If there was any remnant of the Before Time I thought the Great Plague would manage to kill off, it was the whole concept of the office retirement / going away party. For eight months now, medical advice has been to severely curtail unnecessary social interaction (ex. graduation parties, weddings) and for the last few weeks the wisdom of traveling to join family members for Thanksgiving and Christmas has even been called into question.
It’s bad enough for people who need to show up for jobs that can’t be done remotely (and even worse for those whose job can be remote, but prevailing management culture prevents or discourages it). The goal there, in the absence of proper vaccination, should be in minimizing the number of people occupying the same workspace to the maximum extent possible. Pulling more people into that space for something as blatantly needless as a farewell luncheon feels like approaching the very height of an unnecessary activity.
People want normalcy. They want to do things that way they use to be done. I get it. Wanting to put more people that necessary for continued operational requirements in a room for the sake of a pot luck lunch, is, in my estimation, an absolute jackass move and you’ll never convince me otherwise… but by all means, I welcome an explanation of how it in any way “supports the mission” without unnecessarily increasing the overall risk to every person in the room and any person who might be in the room after the fact.
I’m sure it’s well intentioned, but a farewell luncheon in a confined space is just a bad judgement call from people who should know better. So yeah, I’ll be skipping the COVID luncheon, thanks.
The concept of a Non-Denominational Winter Holiday Office Party is a lesson in contradictions. First, fill the room full of people that you really only know passingly well. Add a DJ who can’t play any good music for fear of offending someone. Add a healthy dose of forced conviviality and Christmas joy. And finally open the bar in the middle of the afternoon. It amazes me year after year that office Christmas parties don’t result in drunken shouting matches between people who generally don’t want to be in the same room with one another when it can be avoided. It’s one of the biggest reasons I know mankind can do anything that we collectively set our minds to.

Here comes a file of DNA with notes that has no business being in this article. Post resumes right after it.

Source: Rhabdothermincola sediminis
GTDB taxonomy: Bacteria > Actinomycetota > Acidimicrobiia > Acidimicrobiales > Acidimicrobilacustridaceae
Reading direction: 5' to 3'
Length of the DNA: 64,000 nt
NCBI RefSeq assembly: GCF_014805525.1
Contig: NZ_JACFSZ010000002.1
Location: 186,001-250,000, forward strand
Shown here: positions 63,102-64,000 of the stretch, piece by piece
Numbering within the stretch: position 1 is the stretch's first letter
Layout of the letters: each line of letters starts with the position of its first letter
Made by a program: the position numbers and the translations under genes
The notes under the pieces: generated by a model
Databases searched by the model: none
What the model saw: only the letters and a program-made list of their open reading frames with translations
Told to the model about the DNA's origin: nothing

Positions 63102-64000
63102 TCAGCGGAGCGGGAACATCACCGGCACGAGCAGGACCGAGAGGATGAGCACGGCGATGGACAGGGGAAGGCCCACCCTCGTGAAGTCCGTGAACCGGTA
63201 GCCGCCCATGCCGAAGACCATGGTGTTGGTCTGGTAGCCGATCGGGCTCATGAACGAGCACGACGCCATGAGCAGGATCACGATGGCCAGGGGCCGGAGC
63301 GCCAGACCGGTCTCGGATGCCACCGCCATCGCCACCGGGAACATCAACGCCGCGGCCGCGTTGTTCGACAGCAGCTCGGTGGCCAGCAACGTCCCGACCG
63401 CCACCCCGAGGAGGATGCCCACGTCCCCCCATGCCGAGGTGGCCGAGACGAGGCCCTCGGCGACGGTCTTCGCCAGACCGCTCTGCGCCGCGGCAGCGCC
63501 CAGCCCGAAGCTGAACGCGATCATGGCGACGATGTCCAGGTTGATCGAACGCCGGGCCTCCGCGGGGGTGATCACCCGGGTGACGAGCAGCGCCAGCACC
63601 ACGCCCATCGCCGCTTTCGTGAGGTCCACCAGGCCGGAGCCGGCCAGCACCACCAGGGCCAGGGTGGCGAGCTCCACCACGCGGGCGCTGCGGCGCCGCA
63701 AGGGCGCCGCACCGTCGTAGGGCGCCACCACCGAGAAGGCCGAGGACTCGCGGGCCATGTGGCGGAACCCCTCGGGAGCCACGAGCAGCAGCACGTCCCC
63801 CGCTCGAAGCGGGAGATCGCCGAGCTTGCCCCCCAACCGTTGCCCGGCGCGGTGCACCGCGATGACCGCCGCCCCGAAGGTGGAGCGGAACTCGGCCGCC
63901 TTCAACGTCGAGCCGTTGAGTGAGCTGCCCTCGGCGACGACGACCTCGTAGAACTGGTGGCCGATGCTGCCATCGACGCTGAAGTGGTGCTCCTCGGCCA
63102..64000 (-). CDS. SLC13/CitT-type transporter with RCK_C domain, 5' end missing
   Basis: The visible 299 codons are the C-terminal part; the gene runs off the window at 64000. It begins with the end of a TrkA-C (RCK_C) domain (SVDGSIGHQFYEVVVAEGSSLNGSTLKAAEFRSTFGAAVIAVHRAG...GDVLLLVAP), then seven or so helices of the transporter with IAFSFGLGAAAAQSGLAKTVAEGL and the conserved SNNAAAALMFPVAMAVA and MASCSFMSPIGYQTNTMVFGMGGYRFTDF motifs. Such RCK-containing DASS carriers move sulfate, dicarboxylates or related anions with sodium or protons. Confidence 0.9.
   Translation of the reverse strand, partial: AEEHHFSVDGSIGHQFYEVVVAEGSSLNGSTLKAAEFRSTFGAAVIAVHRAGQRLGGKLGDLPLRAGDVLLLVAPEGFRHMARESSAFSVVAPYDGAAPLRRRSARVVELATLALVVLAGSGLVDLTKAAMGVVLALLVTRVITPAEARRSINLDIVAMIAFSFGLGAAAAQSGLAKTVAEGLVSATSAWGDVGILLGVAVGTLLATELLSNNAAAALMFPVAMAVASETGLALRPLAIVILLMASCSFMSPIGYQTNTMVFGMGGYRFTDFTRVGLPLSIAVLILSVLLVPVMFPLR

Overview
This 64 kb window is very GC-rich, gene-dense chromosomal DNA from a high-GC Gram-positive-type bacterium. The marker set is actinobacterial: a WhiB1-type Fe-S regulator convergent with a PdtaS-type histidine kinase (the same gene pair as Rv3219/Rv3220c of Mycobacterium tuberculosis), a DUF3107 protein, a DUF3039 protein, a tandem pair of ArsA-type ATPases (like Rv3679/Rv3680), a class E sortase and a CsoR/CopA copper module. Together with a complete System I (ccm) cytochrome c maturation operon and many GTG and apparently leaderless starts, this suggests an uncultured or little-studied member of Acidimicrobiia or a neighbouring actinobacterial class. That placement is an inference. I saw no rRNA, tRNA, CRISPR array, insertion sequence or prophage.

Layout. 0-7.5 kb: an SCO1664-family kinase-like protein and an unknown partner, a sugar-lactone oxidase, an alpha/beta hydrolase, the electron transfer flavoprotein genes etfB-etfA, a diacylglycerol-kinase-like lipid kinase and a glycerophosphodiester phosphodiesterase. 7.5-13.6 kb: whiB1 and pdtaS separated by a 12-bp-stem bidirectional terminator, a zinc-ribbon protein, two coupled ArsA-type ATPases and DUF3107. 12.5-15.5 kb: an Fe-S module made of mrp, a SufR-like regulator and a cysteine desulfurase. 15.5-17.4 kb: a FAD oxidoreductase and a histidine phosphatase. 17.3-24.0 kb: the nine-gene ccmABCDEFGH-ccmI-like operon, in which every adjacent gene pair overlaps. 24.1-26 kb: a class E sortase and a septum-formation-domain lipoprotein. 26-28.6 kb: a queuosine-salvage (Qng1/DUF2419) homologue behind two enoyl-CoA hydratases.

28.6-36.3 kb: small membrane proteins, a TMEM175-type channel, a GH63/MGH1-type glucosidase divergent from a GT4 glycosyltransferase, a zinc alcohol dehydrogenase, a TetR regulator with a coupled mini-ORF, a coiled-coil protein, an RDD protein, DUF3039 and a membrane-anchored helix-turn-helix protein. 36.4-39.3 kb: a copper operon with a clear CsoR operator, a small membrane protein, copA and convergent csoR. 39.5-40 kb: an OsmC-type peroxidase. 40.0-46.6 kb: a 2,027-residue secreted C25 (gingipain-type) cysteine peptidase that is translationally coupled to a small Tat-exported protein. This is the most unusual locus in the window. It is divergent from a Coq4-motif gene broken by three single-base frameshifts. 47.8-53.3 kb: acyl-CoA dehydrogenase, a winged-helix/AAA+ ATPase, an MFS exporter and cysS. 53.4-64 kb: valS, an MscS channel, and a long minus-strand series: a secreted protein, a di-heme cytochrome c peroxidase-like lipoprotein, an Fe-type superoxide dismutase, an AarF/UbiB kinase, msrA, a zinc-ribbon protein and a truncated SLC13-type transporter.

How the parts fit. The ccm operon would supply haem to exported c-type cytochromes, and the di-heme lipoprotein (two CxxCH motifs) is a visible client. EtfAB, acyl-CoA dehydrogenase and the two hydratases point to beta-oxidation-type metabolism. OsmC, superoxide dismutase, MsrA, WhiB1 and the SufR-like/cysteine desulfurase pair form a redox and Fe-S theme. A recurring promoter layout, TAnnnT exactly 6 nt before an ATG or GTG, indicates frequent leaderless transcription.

As office parties go, I have to admit that this year’s was pretty well laid on. I’m never going to be super happy in a large crowded room, but the food was plentiful, the adult beverages were cold, and no one tried dragging me onto the dance floor. Under the circumstances, that’s pretty much how I define success. Now if anyone needs me I’ll be hiding out in the basement trying to recover from an afternoon of actual socialization.
Sometimes I go to lunch with some of the guys from the office. When they talk about leadership problems, playing favorites, and how hard it is to get promoted unless you’re part of the clique, I mostly lean back in my chair, cross my arms, and smile. I won’t go so far as saying I agree with every decision made around here, I know from firsthand experience how much worse it can be for a working stiff somewhere near the middle of the pack. I’ll nod at the appropriate intervals in feigned agreement, but on the inside I know that unless they have served in the Court of the The Boss Who Shall Not Be Named, even the worst of their stories falls somewhere inside the range of “eh, that’s not so bad.”
I didn’t realize it until quite recently, but my time in the Office of the Damned has completely recalibrated my sense of good and bad work experiences. What a normal person would call good is beyond my scale completely now. Bad falls somewhere in the range of what I think as acceptable. The entire bottom half of the scale is occupied by things I’ve only seen the TBWSNBN do. In almost ten months, even the worst days have never been close to dropping onto the bottom half of the scale. Destroying my ability to see “normal” bad situations as being actually bad might be the only good thing TBWSNBN did for me.
Sure, it’s warped my sense of reality probably beyond any hope of repair, but that’s a relatively small price to pay for not being the least bit bothered by what sends those around me into a red-eyed fury.
Editorial Note: This part of a continuing series of posts previously available on a now defunct website. They are appearing on http://www.jeffreytharp.com for the first time. This post has been time stamped to correspond to its original publication date.